The MTT assay provides information about the radial spreading of cells across the MSE model. In addition to radial spreading, we also aim to observe and quantify the vertical invasion of melanoma cells, and in particular we wish to focus on cell lines that are associated with both the early and later stages of melanoma progression. RGP melanoma is generally associated with melanoma cells confined to the epidermal region of the skin (Clark, 1991; Meier et al., 2000). Previous experimental studies demonstrate that cells from the RGP are restricted above the intact basement membrane (Dekker et al., 2000; Meier et al., 2000). Hence we use WM35 melanoma cell lines that are derived from the RGP as this cell line represents the early phase of melanoma. VGP melanoma is associated with cells that enter and proliferate in the dermal region of the skin (Clark, 1991; Hsu et al., 1998; Zaidi, Day & Merlino, 2008). Cells from the VGP are thought to cross the basement membrane from the epidermis into the dermis (Hsu et al., 1998; Beaumont, Mohana-Kumaran & Haass, 2014). Additionally, metastatic melanoma cells not only invade into the dermis, but also have the ability to enter the blood stream and can therefore move far away from the primary site, to distant tissues (Clark, 1991; Zaidi, Day & Merlino, 2008). Cells derived from the metastatic phase are generally thought to be far more aggressive than cells from either the RGP or the VGP (Satyamoorthy et al., 1997). To examine these differences in our study we choose to focus on two cell lines: the WM35 cell line is associated with the RGP, which is thought to be the less aggressive phase of melanoma; the other cell line that we examine is the SK-MEL-28 cell line, which is from the metastatic phase of melanoma, and is thought to be the more aggressive.
To make this comparison we examine data from the MSE with the WM35 melanoma cell line in Fig. 4, with results using the SK-MEL-28 cell line in Fig. 5. Immunohistochemistry results in Figs. 4 and 5 indicate the migration, proliferation and invasion patterns of WM35 and SK-MEL-28 cell lines, respectively. We first identify actively proliferating cells in the MSE using the Ki-67 marker. Results in Figs. 4A–4D and 5A–5D highlight positively stained cells at day 0, 9, 15 and 20 for the WM35 and SK-MEL-28 cell lines, respectively. It is important to note that the Ki-67 marker identifies all proliferating cells, and does not distinguish between proliferating fibroblast cells, proliferating keratinocyte cells and proliferating melanoma cells. Therefore, additional information is required to distinguish between these different types of cells. Overall, we see that there are proliferative cells in both the epidermal and dermal regions of the tissue.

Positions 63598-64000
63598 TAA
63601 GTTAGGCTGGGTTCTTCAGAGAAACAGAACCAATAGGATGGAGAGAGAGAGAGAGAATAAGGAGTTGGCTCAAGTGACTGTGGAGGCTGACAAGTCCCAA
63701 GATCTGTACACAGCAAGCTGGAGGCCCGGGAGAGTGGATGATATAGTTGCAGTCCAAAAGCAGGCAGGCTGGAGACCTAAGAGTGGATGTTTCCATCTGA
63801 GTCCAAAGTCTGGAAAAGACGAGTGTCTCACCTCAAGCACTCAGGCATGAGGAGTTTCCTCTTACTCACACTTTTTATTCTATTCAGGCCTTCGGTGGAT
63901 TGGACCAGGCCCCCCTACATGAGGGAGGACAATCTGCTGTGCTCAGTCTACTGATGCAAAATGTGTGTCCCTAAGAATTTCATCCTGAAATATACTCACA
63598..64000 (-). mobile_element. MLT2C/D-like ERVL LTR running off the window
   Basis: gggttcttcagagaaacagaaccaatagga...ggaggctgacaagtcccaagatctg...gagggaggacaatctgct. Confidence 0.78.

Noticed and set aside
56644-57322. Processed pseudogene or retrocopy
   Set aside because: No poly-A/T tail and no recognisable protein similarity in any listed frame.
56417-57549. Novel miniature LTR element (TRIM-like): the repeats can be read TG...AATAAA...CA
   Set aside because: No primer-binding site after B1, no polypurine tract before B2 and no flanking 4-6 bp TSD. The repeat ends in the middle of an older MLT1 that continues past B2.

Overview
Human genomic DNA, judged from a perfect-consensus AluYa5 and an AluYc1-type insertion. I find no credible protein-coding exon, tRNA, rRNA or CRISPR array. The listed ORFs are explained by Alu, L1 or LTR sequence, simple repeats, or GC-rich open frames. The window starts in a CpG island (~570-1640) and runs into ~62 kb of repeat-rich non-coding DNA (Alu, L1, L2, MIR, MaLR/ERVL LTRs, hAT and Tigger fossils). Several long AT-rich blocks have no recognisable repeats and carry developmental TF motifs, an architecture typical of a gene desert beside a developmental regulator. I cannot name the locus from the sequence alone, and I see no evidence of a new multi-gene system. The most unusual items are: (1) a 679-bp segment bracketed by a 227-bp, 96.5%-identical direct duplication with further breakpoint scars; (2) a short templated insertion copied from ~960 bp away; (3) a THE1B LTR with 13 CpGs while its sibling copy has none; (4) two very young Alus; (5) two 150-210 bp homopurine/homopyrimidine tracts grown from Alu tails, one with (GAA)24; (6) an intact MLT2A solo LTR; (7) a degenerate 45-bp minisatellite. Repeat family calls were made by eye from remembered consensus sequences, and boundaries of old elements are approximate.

Migrating cells in the MSE models are detected using the marker vimentin (Ivaska et al., 2007; Chernoivanenko, Minin & Minin, 2013; Liu et al., 2015). In this context, migration is referred to motile fibroblast cells and motile melanoma cells. It is challenging to identify the particular type of migrating cells using vimentin, as vimentin is expressed by most mesenchymal cell types (Goodpaster et al., 2008; Chernoivanenko, Minin & Minin, 2013). Since both fibroblasts and melanoma cell lines are mesenchymal (Goodpaster et al., 2008; Kim et al., 2013; Sriram & Bigliardi-Qi, 2015) we expect that all melanoma and fibroblast cells will be positive for vimentin. To potentially distinguish between melanoma cells and fibroblast cells in the MSE models, we note that fibroblasts tend to be isolated and have an elongated cellular morphology (Sriram & Bigliardi-Qi, 2015). Furthermore, some of the vimentin positive cells appear to be arranged in colonies, and this is consistent with typical melanoma morphology (Schwartz et al., 2008; Kim et al., 2010; Baraldi et al., 2013). With this additional information, vimentin can be used to indicate the spatial distribution of fibroblasts, which appear to be only present in the dermal region, as shown in Figs. 4E–4H in the MSE with the WM35 melanoma cell line, and in Figs. 5E–5H in the MSE with the SK-MEL-28 melanoma cell line, at day 0, 9, 15 and 20. The fact that we tend to see fibroblast cells in the dermal region only provides further evidence that the MSE models resemble the HSE model, as shown in Fig. 6, as well as native human skin in vivo (Sriram & Bigliardi-Qi, 2015). Since fibroblast cells have migrated vertically downward, into the dermis, our MSE and HSE models also capture a key feature of native human skin, as fibroblasts are typically confined to the dermal region (Driskell & Watt, 2015). Note that in Fig. 6, all vimentin positive fibroblasts appear to be negative for S100. The fibroblasts are introduced into the DEDs along with keratinocyte cells and melanoma cells, which is 4 days before we collect our first results at the day 0 time point. We observe that there are more vimentin positive cells in the dermis on day 9 as shown in Fig. 6F, than on day 0, as shown in Fig. 6E. This indicates that the fibroblast cells have migrated vertically into the dermis. Vimentin positive melanoma cells, arranged in colonies, are detected in both the epidermal and dermal region of the MSE models, as shown in Figs. 4E–4H and 5E–5H, at day 0, 9, 15 and 20. All of the interpretations of the type of vimentin positive cells involve some subjective assessment of whether the cells are single, elongated or whether they appear to be arranged in colonies. To provide further information to distinguish between melanoma cells and fibroblast cells, we now use a specific marker for melanoma cells (Haridas et al., 2016).